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In February, the central bank told banks and financial institutions that “facilitating payments for cryptocurrency exchanges is prohibited”. The bank moved to introduce the e-naira, which will count as a cryptocurrency and will be pegged to the physical naira, after the country’s vice-president, Yemi Osinbajo argued that cryptocurrencies should be regulated, not banned.
Introducing a digital currency in the context of the ban is “counter-productive”, says Toritse David, an investment banking analyst at Standard Bank in Lagos. She sees expectations of further naira weakness as a motivation for cryptocurrency use.
“We expect the naira to continue to devalue,” David says. “People will definitely want cryptocurrencies as a hedge,” and the introduction of the e-naira will not do anything to dissuade them, she adds.
In 2020, China became the world’s first country to introduce a sovereign digital currency, which counts as a form of cryptocurrency. Nigeria has joined African countries – such as Ghana, Morocco, Egypt, Kenya and South Africa – in exploring the feasibility of following in China’s footsteps.
At the end of August, Nigeria’s central bank appointed Bitt Inc from Barbados as a technical partner in the project. Testing of the currency will take place in October, with full roll-out scheduled for the end of the year.
Success will partly depend on whether the e-naira can address the main reasons why many Nigerians started using cryptocurrencies in the first place, namely the need to hedge against currency risk and reduce transaction costs, says William Attwell, senior sub-Saharan Africa analyst at Fitch Solutions in London.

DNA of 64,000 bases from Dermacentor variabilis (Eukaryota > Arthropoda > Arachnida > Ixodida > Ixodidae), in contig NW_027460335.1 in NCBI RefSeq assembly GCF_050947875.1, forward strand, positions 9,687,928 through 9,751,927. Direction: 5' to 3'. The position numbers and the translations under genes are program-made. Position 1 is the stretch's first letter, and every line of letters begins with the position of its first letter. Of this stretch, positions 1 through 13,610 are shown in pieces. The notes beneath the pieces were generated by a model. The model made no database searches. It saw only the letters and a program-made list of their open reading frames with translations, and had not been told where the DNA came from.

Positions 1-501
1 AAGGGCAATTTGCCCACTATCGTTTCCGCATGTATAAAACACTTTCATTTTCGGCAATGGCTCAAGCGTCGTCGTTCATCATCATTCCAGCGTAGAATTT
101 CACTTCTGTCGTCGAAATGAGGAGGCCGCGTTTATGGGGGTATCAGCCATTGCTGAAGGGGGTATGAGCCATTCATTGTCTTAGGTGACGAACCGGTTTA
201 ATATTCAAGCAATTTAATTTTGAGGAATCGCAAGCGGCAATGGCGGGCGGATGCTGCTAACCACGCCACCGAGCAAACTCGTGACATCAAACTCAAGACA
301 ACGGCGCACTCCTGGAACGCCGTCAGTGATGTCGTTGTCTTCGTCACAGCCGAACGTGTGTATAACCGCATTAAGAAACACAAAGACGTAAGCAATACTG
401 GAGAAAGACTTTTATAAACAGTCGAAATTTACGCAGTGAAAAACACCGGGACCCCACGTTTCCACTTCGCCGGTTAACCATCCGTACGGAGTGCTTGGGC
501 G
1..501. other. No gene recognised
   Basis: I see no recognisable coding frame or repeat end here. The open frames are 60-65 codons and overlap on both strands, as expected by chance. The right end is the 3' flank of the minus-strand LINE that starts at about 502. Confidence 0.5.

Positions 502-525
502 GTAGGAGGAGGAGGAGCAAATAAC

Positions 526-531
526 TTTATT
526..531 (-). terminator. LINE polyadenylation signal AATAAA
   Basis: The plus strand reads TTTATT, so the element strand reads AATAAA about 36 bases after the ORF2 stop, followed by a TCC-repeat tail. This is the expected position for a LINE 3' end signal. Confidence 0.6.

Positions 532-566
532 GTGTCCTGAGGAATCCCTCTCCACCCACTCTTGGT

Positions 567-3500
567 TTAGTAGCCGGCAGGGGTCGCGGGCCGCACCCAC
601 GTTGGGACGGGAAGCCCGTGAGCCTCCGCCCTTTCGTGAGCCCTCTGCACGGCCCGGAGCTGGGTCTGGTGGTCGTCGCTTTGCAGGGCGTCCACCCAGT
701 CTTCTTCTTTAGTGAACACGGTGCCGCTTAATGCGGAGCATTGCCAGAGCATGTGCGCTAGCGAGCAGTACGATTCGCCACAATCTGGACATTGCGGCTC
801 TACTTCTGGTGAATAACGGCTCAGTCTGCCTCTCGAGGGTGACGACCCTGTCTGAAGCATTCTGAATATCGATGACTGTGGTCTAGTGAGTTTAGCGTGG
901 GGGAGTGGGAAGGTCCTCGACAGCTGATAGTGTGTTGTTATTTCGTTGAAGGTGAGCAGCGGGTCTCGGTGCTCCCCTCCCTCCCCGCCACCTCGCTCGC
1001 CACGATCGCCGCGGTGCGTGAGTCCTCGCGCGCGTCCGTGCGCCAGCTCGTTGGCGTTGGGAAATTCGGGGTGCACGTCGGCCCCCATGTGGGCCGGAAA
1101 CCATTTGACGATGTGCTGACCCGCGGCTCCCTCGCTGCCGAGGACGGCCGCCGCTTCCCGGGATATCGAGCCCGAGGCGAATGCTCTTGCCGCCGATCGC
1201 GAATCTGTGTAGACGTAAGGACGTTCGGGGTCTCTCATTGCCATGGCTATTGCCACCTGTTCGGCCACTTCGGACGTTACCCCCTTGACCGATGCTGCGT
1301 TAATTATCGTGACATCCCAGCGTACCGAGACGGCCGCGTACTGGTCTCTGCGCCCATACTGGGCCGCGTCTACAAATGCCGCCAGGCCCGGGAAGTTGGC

- Appetite for crypto will stay high given continuing concerns about the naira’s outlook, Attwell says.
- “We expect the currency to remain under a fair bit of pressure, with further weakening likely in the coming quarters,” he adds.
Analysts see advantages in the e-currency, including greater financial inclusion and banking competition. According to Standard & Poor’s, the plan could help the regulator limit black-market trading in the naira, increase inbound remittances and improve the efficiency of state-funded social programmes.
The digital currency can “eliminate logistical burdens, lower transaction costs and accelerate transfers of remittances,” says Abisola Adeniji, a banking analyst at Greenwich Merchant Bank in Lagos. It will also help create “equality in terms of financial services, specifically for the unbanked”, though this will also depend on mobile-phone penetration and high-speed internet access, she says.
- Increased financial inclusion in turn leads to more remittances, which are usually targeted at the poor, she says.
- “The downside here is the low level of trust citizens have” in the central bank.
- “Competition in the banking sector will grow because the banks are tasked with the provision of the technology to scale the use of the digital currency,” Adeniji says. “Banks with [solid] technology which can adapt faster will be the biggest winners.”
- However, Adeniji says, there will still be room for cryptocurrencies to thrive, especially in a high-inflation environment like Nigeria’s.
The e-naira in itself will do little to tackle the fundamental factors that have caused Nigerians to start using cryptocurrencies.
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